The point is, open your eyes and your mind to all the potential defensive tools that you have in your home. Make sure you discuss this idea with your family members so they will have “20/20 vision” when it comes to finding these weapons, too.
Here are some suggestions for finding weapons on the fly …
Stabbing, slashing or cutting: Kitchen knives, silverware forks and knives, spike meat thermometers, sewing shears, office scissors, various tools, including garden shears, saws, chisels, or screwdrivers. And don’t forget you can instantly create a sharp edge by breaking a bottle, glass, jar or even a dinnerware cup or plate.
Clubs and impact weapons: You should easily identify hammers and meat tenderizers and cast iron skillets. You can also add sports equipment like baseball bats, tennis rackets and weight-lifting dumbbells. But also keep an eye out for heavy mugs, paperweights, trophies, metal sculptures and fireplace equipment.
Staffs: Look for brooms, mops, shovels, rakes, hockey sticks and lacrosse sticks.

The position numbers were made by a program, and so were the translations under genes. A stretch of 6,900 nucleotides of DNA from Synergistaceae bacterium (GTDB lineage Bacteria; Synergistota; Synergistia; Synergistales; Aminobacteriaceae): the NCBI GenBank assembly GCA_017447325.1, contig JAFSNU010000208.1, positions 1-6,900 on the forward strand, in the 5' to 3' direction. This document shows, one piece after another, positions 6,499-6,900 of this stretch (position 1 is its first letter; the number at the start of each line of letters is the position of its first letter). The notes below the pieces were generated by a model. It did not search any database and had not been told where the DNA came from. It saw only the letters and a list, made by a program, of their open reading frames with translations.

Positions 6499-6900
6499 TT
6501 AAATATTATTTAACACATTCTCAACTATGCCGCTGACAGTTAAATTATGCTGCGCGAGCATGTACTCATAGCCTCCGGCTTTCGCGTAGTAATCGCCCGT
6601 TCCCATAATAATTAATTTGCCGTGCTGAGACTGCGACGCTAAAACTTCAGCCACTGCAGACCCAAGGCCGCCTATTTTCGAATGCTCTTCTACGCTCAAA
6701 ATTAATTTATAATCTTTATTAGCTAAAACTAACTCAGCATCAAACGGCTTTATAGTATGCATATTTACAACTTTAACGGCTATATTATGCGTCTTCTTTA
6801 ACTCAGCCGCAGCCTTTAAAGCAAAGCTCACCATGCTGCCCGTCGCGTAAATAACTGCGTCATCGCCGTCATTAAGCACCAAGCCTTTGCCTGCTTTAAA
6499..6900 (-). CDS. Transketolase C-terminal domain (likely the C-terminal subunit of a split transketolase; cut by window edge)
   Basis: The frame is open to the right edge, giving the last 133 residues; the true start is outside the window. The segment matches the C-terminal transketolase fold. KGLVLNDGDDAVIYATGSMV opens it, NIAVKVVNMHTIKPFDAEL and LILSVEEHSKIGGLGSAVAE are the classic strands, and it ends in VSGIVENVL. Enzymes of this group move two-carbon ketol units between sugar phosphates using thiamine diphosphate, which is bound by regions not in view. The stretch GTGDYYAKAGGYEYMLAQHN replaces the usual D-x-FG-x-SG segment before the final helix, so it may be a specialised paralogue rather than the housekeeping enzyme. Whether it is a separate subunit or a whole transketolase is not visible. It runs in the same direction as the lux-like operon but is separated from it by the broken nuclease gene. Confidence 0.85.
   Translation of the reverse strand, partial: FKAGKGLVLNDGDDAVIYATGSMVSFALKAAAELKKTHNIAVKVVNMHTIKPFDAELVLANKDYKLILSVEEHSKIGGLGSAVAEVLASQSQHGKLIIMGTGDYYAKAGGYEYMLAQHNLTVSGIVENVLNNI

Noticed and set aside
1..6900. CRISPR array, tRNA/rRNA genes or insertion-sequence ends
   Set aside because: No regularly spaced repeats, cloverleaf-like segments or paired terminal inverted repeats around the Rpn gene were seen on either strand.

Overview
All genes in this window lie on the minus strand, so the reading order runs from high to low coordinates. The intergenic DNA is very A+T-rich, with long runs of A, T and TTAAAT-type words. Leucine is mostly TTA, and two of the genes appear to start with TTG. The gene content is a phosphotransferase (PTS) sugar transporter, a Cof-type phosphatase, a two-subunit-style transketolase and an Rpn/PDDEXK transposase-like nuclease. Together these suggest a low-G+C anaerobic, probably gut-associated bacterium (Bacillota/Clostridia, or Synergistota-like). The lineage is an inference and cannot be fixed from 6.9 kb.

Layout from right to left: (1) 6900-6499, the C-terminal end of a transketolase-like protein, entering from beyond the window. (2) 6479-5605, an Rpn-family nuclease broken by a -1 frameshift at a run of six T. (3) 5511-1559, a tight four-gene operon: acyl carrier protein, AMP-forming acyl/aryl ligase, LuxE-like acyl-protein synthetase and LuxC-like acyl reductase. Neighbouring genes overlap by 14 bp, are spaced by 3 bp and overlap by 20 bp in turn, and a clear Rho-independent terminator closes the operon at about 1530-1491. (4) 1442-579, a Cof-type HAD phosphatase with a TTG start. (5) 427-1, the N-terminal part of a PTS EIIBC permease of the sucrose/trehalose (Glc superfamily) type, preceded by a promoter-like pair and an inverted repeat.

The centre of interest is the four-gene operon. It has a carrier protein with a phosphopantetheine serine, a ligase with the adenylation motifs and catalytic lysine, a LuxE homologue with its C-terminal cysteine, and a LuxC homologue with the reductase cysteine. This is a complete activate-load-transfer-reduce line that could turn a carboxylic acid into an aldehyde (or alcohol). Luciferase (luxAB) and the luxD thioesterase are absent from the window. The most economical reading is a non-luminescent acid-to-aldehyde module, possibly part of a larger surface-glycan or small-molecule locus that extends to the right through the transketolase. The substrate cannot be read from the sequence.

Shields: Some of these can do double-duty as clubs while you should use others to simply cushion blows from clubs or fists or to deflect knives. Go for pots, pans, large framed photos or artwork, coffee-table books, and in desperate straits, even pillows.
Chemical weapons: Mace has nothing on sprays for killing weeds and insects or for cleaning kitchens and bathrooms or for removing laundry stains. You can sometimes also turn the tables on an attacker with sprays for cooking, hairstyling, and even deodorants.
To prepare for a break in, you can stage defensive items all around your house. For example, you can tape a knife under a coffee table and hide a baseball bat in a corner out of sight.
Think carefully about “where” to stage tools and put them in places you spend a lot of your time. Also think about where you’re most likely to “make a stand” in your home. Then place some makeshift weapons at these locations.
But remember, you may have to retreat from strong, vicious thugs who have experience at making mayhem. So plan your retreats, step-by-step, stand-by-stand, and have new weapons waiting for you at each new “stand.”
Until next time, stay alert, check your six, put your back against the wall and stay safe!